BACKGROUND: In the course of therapy of patients with COPD, non-pharmacologic treatment, such as rehabilitation, plays an important role. Although some studies have provided concrete evidence of the effectiveness of rehabilitation in improving functional outcomes in subjects with COPD, evidence of its mortality-reducing effect has been insufficient. In the present study, we examined whether rehabilitation had positive effects on in-hospital mortality of subjects with COPD.
METHODS: We used the Japanese Diagnosis Procedure Combination nationwide administrative claims database. This was a retrospective cohort study, and there were 18,037 eligible subjects with COPD from 1,055 hospitals. The main outcome was in-hospital mortality rates. A one-to-one propensity score matching method was used to compare hospital mortality rates after admission between rehabilitation and non-rehabilitation groups.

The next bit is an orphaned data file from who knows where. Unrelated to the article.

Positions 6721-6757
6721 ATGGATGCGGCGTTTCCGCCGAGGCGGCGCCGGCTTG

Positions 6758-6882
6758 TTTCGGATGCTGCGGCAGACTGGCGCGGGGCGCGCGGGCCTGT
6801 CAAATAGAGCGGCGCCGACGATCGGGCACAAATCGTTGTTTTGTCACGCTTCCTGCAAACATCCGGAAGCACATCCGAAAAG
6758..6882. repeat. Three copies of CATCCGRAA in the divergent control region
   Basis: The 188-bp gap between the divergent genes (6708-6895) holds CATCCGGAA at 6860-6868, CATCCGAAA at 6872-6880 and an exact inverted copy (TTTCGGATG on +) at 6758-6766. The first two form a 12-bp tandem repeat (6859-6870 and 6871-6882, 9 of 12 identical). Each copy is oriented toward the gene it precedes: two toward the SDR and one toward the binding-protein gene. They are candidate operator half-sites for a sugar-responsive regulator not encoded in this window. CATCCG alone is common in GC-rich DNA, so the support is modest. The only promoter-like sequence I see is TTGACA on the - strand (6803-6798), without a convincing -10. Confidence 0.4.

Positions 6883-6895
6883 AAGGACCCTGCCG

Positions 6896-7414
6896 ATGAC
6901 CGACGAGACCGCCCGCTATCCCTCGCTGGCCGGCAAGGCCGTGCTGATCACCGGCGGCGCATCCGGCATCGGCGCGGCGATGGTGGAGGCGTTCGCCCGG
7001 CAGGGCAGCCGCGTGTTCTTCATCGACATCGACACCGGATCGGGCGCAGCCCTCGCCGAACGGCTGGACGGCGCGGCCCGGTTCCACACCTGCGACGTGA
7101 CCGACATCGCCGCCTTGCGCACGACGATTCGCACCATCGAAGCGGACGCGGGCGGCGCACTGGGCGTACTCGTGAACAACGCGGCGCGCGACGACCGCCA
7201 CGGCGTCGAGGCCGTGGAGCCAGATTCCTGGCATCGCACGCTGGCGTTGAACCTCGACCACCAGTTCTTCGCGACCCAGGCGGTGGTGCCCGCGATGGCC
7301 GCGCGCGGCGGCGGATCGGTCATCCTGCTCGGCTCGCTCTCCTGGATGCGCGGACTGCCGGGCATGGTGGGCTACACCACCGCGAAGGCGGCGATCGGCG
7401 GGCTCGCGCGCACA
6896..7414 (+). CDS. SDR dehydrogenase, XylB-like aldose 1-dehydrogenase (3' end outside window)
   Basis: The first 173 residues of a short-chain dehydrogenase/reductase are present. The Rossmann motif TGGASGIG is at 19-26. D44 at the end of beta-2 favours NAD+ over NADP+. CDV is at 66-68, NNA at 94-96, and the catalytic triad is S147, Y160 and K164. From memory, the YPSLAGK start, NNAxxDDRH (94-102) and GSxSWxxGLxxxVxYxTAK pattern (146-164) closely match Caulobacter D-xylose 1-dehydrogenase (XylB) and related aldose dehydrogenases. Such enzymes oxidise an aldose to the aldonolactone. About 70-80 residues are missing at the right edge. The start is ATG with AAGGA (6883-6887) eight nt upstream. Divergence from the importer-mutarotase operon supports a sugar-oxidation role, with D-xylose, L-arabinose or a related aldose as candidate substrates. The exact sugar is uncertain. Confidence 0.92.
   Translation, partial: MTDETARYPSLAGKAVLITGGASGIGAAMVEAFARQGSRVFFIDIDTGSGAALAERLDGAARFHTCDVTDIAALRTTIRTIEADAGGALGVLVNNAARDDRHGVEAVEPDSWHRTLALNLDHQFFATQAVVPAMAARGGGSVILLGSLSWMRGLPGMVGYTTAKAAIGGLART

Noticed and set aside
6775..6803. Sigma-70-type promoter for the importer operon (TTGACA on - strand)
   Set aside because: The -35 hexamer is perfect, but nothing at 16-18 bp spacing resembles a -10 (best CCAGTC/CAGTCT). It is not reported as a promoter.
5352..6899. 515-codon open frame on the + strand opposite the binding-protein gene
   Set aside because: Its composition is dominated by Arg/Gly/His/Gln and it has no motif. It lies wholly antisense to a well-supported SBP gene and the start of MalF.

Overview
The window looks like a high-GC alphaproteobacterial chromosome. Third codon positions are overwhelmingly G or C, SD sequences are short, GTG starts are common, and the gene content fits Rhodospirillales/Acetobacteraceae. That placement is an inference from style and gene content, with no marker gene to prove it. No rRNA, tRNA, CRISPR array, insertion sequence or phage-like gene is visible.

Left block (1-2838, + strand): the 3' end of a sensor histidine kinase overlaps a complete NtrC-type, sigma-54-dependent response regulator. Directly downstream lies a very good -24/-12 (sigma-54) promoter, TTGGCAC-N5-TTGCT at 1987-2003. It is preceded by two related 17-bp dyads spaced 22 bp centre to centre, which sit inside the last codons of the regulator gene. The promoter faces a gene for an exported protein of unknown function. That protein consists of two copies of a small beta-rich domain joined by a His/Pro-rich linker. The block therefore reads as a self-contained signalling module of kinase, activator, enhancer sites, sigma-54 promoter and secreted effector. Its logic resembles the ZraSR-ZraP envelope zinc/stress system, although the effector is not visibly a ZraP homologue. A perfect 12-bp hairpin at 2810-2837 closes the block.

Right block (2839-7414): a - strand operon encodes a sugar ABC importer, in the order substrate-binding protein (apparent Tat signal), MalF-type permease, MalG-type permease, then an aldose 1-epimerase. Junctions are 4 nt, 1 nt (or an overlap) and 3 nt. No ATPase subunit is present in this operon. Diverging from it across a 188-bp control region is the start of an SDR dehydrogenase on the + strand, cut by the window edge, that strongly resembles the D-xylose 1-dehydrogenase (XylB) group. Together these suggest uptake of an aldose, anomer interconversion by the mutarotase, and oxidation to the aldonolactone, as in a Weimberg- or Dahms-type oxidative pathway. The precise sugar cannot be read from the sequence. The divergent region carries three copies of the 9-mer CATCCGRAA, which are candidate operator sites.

RESULTS: A total of 3,356 pairs of subjects were selected from the rehabilitation and non-rehabilitation groups (n = 6,712). Subjects in the rehabilitation program showed a reduction in the odds of mortality (odds ratio = 0.80, 95% CI 0.65–1.00, P = .045). In the subgroup analyses, the rehabilitation group had a lower in-hospital mortality in the pre-obese subgroup (body mass index 25.0–29.9) than the non-rehabilitation group (P = .02). Although not significant, the rehabilitation group showed a relatively low in-hospital mortality in the Hugh-Jones dyspnea scale class 5 subgroup (P = .066).
CONCLUSIONS: This large nationwide cohort study showed that rehabilitation indeed contributed to a reduction of in-hospital mortality. These findings underscore the importance of adopting rehabilitation as part of the treatment of COPD.